What stands behind the sponge-textured Saturn moon Hyperion?


What lies at the bottom of Hyperion’s strange craters? Nobody knows. To help find out, the robot Cassini spacecraft now orbiting Saturn swooped past the sponge-textured moon in late 2005 and took an image of unprecedented detail. That image, shown above in false color, shows a remarkable world strewn with strange craters and a generally odd surface. The slight differences in color likely show differences in surface composition. At the bottom of most craters lies some type of unknown dark material. Inspection of the image shows bright features indicating that the dark material might be only tens of meters thick in some places. Hyperion is about 250 kilometers across, rotates chaotically, and has a density so low that it might house a vast system of caverns inside.

4 thoughts on “What stands behind the sponge-textured Saturn moon Hyperion?

  1. First, I really love that spectacular picture of Hyperion. Our best guess at L.Pioneer is that it’s surface appears similar in character to a comet’s, in this case one highly depleted of volatiles.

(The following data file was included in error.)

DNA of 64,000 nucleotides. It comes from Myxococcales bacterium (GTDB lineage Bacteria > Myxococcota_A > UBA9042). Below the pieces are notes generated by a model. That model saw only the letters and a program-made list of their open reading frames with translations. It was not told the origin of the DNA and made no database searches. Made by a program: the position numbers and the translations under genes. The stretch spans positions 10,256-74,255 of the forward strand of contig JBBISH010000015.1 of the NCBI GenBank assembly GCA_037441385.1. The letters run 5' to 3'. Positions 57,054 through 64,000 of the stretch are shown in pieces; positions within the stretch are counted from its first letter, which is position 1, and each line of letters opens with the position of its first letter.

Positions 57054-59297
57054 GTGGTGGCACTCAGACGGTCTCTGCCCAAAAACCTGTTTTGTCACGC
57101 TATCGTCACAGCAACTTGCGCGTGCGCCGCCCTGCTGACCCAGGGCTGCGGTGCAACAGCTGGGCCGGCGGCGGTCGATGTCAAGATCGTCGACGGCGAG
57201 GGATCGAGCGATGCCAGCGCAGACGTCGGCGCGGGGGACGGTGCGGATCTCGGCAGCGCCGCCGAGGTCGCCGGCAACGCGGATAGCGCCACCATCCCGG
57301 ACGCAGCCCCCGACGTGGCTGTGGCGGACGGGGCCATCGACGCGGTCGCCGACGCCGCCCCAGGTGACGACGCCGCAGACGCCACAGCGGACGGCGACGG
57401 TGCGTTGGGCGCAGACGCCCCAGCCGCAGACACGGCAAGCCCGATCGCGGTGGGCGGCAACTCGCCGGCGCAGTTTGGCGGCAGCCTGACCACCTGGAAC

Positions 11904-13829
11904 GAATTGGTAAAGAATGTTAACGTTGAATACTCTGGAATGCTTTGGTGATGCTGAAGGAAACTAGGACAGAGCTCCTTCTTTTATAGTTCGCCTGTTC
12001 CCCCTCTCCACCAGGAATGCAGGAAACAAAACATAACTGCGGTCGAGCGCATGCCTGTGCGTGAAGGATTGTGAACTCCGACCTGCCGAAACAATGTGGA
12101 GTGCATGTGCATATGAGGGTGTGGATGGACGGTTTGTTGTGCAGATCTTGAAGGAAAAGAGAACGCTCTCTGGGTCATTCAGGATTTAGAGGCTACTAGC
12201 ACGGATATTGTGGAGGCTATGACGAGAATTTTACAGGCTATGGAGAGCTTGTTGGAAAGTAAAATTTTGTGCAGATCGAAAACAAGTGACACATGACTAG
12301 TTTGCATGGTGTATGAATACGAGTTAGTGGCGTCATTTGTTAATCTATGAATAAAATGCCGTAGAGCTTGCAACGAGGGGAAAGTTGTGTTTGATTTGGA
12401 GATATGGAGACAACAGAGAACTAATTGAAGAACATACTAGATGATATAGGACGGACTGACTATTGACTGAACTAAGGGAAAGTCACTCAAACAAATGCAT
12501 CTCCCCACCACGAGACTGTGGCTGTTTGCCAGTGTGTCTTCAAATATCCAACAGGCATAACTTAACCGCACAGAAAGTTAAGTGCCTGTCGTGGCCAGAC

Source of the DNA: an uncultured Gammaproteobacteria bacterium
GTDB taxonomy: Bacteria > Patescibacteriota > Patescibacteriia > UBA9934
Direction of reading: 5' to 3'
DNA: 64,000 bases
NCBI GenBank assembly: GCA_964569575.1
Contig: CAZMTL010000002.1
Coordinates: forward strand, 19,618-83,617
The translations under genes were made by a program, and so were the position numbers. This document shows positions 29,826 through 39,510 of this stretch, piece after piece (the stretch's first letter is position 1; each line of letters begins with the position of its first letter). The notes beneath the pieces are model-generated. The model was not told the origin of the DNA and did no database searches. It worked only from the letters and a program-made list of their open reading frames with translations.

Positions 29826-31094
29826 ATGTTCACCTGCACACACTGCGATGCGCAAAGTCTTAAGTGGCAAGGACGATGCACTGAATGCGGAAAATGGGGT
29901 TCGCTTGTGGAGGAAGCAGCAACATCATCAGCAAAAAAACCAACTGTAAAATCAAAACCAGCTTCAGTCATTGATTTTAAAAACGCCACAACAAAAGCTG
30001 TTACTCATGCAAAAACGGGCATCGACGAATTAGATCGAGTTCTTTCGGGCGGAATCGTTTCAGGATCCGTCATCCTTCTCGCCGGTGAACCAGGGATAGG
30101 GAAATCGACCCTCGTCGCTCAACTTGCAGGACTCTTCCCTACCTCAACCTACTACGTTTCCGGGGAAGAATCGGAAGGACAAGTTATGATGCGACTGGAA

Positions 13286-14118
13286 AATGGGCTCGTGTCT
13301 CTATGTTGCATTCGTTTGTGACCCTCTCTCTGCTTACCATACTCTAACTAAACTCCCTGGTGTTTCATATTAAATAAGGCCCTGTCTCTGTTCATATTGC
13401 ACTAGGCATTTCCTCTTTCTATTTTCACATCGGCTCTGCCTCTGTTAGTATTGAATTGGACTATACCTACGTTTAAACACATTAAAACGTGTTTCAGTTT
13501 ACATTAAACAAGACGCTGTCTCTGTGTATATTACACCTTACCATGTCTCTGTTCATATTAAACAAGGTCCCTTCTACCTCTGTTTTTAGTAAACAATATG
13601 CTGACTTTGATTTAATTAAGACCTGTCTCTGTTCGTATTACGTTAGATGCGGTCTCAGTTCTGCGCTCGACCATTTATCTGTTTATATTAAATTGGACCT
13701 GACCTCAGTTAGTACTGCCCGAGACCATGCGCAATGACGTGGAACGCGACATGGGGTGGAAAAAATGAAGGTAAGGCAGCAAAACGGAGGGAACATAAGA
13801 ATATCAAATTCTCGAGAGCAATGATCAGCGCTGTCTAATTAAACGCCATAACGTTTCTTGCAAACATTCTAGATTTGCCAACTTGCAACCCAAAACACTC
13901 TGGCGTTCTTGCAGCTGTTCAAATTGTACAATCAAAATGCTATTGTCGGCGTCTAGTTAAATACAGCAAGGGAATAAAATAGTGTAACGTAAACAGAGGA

(Second, your headline is, well, off a bit, isn’t it? Clearly you can tell Hyperion orbits Saturn, not Mars. As does Cassini. Carry On! Wonderful site. Thanks)

  2. An honest mistake I’ve similarly made on PowerPoints in front of experts. It is truly a fantastic photograph, though. Not just a depeleted comet but a cross between a flower and an abandoned wasp’s nest. Seems everywhere we get a closer look throughout the universe, the more beautiful and surprising the outcome, always raising more questions than are answered..

  3. What I find interesting is how so far away Hyperion looks so familiar at the same time? It is like a huge sponge or the outside of a shell. My first idea was that it was a sponge…

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